May the spiritual mystery at the heart of creation give us all peace in the year to come.

Posted by: aboutalbion | November 30, 2017

The approach of winter

The temperature in the UK today has been close to zero (centigrade). So here’s a seasonal poem by William Carlos Williams (1883 – 1963)

Approach Of Winter

The half-stripped trees
struck by a wind together,
bending all,
the leaves flutter drily
and refuse to let go
or driven like hail
stream bitterly out to one side
and fall
where the salvias, hard carmine–
like no leaf that ever was–
edge the bare garden.

Posted by: aboutalbion | October 31, 2017

Remembering Balfour

My weekend newspaper added to my slender knowledge about the Balfour Declaration, whose centenary is being marked in the next day or two.

Urging the declaration forward were the Zionists, together with Lord Rothschild, David Lloyd George (Prime Minister), Lord Balfour (Foreign Secretary), and The Times.

However, I appreciated reading that “many long-established Anglo-Jewish families were strongly opposed to Zionism”.

Within the British Cabinet, the only Jew, Edwin Montagu (Secretary of State for India), wrote in a memorandum: “The policy of His Majesty’s government is antisemitic in result and will prove a rallying ground for anti-Semites in every country of the world.”

Joint-presidents of the Conjoint Committee (drawn from the Anglo-Jewish Association and the Board of Deputies), David Lindo Alexander and Claude Montefiore, wrote in a letter to The Times: “The establishment of a Jewish nationality in Palestine, founded on this theory of homelessness, must have the effect throughout the world of stamping the Jews as strangers in their native lands.  …  The proposal to invest the Jewish settlers in Palestine with certain special rights in excess of those enjoyed by the rest of the population … would prove a veritable calamity for the whole Jewish people.”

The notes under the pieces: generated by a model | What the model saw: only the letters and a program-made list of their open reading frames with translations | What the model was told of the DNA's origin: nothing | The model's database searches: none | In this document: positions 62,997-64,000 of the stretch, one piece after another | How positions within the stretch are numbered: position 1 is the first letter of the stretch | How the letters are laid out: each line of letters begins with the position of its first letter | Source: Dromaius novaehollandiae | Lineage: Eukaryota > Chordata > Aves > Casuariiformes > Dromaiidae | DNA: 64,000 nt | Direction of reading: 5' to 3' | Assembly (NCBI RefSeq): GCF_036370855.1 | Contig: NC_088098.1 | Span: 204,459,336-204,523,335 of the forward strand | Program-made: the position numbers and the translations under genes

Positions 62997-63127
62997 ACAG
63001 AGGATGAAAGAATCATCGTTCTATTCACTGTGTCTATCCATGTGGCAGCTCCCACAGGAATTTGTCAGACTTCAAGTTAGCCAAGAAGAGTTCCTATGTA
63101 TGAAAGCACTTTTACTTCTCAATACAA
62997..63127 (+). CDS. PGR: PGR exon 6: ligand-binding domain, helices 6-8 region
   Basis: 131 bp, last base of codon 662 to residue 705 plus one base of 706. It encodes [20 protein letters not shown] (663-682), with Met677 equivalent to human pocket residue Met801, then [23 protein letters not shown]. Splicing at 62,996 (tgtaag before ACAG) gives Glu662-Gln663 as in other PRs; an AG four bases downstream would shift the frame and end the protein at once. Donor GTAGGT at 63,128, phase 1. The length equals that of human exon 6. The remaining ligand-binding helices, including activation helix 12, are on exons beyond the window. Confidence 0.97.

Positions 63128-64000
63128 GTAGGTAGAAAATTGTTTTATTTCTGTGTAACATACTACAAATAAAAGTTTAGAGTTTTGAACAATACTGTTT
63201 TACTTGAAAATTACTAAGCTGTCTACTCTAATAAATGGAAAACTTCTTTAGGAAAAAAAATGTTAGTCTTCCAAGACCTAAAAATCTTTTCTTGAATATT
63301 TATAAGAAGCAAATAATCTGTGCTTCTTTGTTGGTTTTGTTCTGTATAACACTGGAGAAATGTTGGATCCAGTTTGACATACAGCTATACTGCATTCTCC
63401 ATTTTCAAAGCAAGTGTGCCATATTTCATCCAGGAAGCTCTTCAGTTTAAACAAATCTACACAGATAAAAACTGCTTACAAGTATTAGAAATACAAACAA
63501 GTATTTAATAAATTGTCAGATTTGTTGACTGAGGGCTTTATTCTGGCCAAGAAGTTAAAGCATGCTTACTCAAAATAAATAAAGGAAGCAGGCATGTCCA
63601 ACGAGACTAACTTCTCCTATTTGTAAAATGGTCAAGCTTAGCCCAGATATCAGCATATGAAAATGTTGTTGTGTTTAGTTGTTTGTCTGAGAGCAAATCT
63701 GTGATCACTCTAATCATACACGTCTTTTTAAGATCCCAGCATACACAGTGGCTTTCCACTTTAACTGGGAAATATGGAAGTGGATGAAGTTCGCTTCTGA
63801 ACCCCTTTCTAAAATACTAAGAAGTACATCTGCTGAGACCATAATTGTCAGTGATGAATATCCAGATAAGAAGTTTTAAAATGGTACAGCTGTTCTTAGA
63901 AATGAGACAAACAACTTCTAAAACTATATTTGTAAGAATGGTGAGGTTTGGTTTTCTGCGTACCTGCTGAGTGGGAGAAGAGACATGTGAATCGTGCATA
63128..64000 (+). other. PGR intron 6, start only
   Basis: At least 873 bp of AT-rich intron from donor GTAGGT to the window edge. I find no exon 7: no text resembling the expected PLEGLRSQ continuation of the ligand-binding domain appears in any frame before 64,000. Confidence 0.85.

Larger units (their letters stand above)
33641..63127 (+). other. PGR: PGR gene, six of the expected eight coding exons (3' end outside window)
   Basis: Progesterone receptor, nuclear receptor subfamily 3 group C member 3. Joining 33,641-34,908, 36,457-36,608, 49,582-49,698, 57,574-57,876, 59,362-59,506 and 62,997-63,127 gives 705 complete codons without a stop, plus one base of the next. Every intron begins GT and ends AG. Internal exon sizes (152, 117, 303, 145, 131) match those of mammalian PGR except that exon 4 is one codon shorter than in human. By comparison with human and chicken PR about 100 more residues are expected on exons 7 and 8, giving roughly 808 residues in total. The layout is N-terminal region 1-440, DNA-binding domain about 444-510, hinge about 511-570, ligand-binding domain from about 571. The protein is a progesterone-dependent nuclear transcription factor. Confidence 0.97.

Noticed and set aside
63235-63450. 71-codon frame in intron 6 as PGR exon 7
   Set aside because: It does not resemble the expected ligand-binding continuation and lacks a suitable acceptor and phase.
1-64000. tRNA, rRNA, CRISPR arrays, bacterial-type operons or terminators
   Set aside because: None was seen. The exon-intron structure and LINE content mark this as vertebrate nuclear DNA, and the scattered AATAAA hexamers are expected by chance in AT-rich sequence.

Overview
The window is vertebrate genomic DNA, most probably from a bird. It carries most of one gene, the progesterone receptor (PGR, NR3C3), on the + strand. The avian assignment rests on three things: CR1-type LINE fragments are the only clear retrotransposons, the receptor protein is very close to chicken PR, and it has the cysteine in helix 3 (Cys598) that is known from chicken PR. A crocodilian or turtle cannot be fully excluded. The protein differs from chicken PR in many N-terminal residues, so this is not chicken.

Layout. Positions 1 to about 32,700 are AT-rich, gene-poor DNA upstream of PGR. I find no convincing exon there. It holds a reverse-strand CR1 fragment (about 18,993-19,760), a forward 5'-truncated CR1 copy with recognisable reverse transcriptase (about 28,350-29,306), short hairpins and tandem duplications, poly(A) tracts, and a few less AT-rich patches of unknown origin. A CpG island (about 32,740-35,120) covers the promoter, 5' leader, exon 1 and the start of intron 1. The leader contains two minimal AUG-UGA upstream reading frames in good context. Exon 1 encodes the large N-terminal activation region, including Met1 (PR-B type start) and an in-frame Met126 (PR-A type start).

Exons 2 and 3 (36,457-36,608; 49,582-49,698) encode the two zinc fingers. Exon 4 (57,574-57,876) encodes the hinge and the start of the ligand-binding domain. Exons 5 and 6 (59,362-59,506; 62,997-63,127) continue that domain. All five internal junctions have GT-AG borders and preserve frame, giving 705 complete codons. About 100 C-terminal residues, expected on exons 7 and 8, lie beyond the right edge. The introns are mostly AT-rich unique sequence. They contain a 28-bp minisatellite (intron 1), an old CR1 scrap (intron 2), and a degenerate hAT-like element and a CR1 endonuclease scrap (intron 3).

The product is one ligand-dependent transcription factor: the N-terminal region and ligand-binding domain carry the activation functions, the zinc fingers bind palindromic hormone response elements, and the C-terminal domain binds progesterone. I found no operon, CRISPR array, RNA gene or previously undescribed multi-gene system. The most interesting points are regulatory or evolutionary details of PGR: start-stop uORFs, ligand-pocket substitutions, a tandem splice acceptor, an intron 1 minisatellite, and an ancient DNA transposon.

My current understanding is that geo-political proposals for winning the war against Germany had the highest priority in the British decision to promulgate the declaration.  The proposal for giving “encouragement” towards a Zionist “homeland” to as many Jews as possible around the world seems to have been based on an exaggerated belief in global Jewish influence and a perception of at least two potential wartime benefits.

First, it might weaken the support of Jews in Germany for their wartime effort and, at the same time, encourage Jewish financial contributions from the US to the British war effort.

Second, and in the knowledge of the German plan for a strategic railway from Berlin to Baghdad (and beyond), it was thought that Jews in Palestine could be presumed to be reliable partners in the region for British plans to be able to deploy military forces to the area of the Gulf if it thought India was threatened.